Discusses key economic indicators and trade statistics, which countries are dominant in the market, and other issues that affect trade.
Japan is one of the most important trade and investment partners for the United States. In 2021, bilateral U.S.-Japan trade in goods and services was worth $280 billion. Both exports and imports increased versus 2020, as the Covid-19 pandemic restrictions eased. U.S. goods exports to Japan were about $75 billion, while services exports were approximately $38 billion, for a total of $112.2 billion, up 9.5 percent from 2020. (U.S. goods exports to Japan from January to August 2022 were $54 billion, up 11.4% versus the same period last year.) Top U.S. exports to Japan include natural gas liquids, pharmaceutical preparations, meat and poultry, industrial machines, medicinal equipment, civilian aircraft, engines and parts, and corn. Imports of goods from Japan were close to $135 billion, and services imports were about $33 billion, for a total of $167 billion, up 9.3 percent from the prior year. (U.S. goods imports from Japan were $98 billion in the period January-August 2022, an increase of 7% versus the same period last year.) Top U.S. imports from Japan are autos, auto parts, and electronics. Japan is the fourth-largest export market and trading partner for the United States, which has a trade deficit with Japan of about $61 billion in goods (principally autos and related parts) and a trade surplus of about $6 billion in services. (Information from the U.S. Census Bureau.)
As of 2021, Japan is the largest source of foreign direct investment (FDI) into the United States, with an FDI stock of $721 billion. Japan’s FDI position in the U.S. on a historical cost basis has grown every year for over a decade, from $301 billion in 2012. Direct investment in the United States by Japanese companies is predominantly in manufacturing, particularly of transportation equipment (e.g., autos). These investments support U.S. jobs (close to one million) and contribute to U.S. economic output and exports. Please see the SelectUSA FDI Fact Sheet on Japan and the SelectUSA Investor Guide.
There are several reasons for American firms to participate in the Japanese market. In addition to its size and wealth, Japanese business partners expose American companies to new technology, rigorous competition, and – in some cases – the opportunity to partner with Japanese firms in third markets.
Why Do Business with Japan?
Japan is the third largest economy in the world after the United States and China. It is the fourth largest importer of U.S. products after Canada, Mexico, and China. Japan is a key member of the international trade system with a market that respects the rule of law and provides strong protections for intellectual and real property rights.
Japan’s consumer economy is large, broad-based, and sophisticated. Per capita income of about $43,000 underpins its strength as a consumer market.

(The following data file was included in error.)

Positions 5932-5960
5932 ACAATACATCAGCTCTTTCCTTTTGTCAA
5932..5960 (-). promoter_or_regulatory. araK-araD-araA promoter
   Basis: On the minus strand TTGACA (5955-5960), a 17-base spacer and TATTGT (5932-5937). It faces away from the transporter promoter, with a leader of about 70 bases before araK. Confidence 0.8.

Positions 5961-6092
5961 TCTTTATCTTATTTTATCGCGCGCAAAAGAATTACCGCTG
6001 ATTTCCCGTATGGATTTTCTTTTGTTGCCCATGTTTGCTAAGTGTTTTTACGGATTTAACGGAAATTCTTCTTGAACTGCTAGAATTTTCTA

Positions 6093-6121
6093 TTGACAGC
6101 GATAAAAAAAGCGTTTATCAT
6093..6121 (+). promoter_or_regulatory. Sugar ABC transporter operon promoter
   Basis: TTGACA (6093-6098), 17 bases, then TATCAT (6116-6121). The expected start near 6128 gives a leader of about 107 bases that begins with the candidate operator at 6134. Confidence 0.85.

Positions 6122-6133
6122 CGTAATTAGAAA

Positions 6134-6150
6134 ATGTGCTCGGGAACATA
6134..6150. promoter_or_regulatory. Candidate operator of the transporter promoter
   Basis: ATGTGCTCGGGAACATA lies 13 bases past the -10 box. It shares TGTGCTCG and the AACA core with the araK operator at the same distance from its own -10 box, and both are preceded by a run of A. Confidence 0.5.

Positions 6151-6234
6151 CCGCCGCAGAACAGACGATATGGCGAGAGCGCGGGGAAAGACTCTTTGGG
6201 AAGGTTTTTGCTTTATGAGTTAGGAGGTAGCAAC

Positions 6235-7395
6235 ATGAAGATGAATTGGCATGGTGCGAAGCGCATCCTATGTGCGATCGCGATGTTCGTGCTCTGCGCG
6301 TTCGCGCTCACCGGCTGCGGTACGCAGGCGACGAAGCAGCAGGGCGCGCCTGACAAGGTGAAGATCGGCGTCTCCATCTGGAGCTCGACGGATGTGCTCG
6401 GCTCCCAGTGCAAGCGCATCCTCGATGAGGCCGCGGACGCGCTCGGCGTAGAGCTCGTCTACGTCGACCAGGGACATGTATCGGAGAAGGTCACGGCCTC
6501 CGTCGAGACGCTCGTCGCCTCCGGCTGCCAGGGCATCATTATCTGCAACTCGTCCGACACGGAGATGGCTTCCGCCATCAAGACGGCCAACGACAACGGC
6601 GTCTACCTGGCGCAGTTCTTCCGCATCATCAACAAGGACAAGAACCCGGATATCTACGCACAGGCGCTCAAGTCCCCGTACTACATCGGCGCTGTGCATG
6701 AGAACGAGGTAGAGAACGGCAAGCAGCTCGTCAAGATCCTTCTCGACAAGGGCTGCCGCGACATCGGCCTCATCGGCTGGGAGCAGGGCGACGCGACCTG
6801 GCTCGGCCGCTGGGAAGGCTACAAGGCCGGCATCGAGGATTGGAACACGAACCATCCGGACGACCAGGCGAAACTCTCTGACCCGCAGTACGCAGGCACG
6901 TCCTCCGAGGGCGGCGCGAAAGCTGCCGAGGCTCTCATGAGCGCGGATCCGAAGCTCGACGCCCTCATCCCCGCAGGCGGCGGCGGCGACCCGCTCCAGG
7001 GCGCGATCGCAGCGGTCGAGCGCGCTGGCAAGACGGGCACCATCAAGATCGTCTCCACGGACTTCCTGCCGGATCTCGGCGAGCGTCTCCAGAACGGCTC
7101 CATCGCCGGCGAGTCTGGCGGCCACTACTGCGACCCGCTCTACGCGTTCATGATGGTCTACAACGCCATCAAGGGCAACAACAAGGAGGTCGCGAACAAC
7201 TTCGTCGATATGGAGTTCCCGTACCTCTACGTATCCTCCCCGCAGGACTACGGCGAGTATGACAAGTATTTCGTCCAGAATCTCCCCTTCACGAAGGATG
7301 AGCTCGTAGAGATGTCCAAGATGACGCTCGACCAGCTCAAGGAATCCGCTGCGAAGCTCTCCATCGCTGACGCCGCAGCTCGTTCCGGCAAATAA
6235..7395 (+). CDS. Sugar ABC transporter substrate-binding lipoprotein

Japan is highly dependent upon the import of natural resources. Japan has, for example, been for decades the world’s largest importer of liquefied natural gas (LNG). It has also been the world’s largest net buyer of food products. The United States is Japan’s leading supplier of agricultural imports, as well as agricultural capital equipment and related technologies.
Japan’s rapidly aging and declining population continues to send ripple effects through its society and economy, shaping present and future demand in economic spheres as disparate as robotics and pharmaceuticals, franchising, and real estate.
Japan’s strategic alliance and deep economic integration with the United States presents opportunities in advanced sectors such as space, defense, and security. Japan is a leading importer of U.S. aerospace and defense equipment and, increasingly, an integrated co-developer. Related growth sectors include defense procurement, advanced manufacturing, and cyber security solutions.
Japan’s population is declining as it ages rapidly. The population may decrease by as much as one third by 2060, from 127 million to 87 million. The proportion of the population older than 65 will rise from 27% today to 40% by 2060. The Japanese Government and business community seek to offset the effects of this demographic decline on economic growth and government budget resources, but Japan’s aging and declining population will shape demand and opportunities throughout the economy.
U.S.-Japan Trade Agreement, U.S.-Japan Digital Trade Agreement
In October 2019, the United States and Japan signed the U.S.-Japan Trade Agreement and the U.S.-Japan Digital Trade Agreement, both of which entered into force on January 1, 2020. The U.S.-Japan Trade agreement eliminates or reduces tariffs on approximately $7.2 billion in U.S. agricultural exports and the U.S.-Japan Digital Trade Agreement includes high-standard provisions that ensure data can be transferred across borders without restrictions, guarantee consumer privacy protections, promote adherence to common principles for addressing cyber security challenges, support effective use of encryption technologies, and boost digital trade.
Trade statistics and economic indicators
Several organizations, both government and non-government related, keep up-to-date data on Japan’s economy and trade. A few of these are listed below:
Political & Economic Environment: State Department’s website for background on the country’s political environment.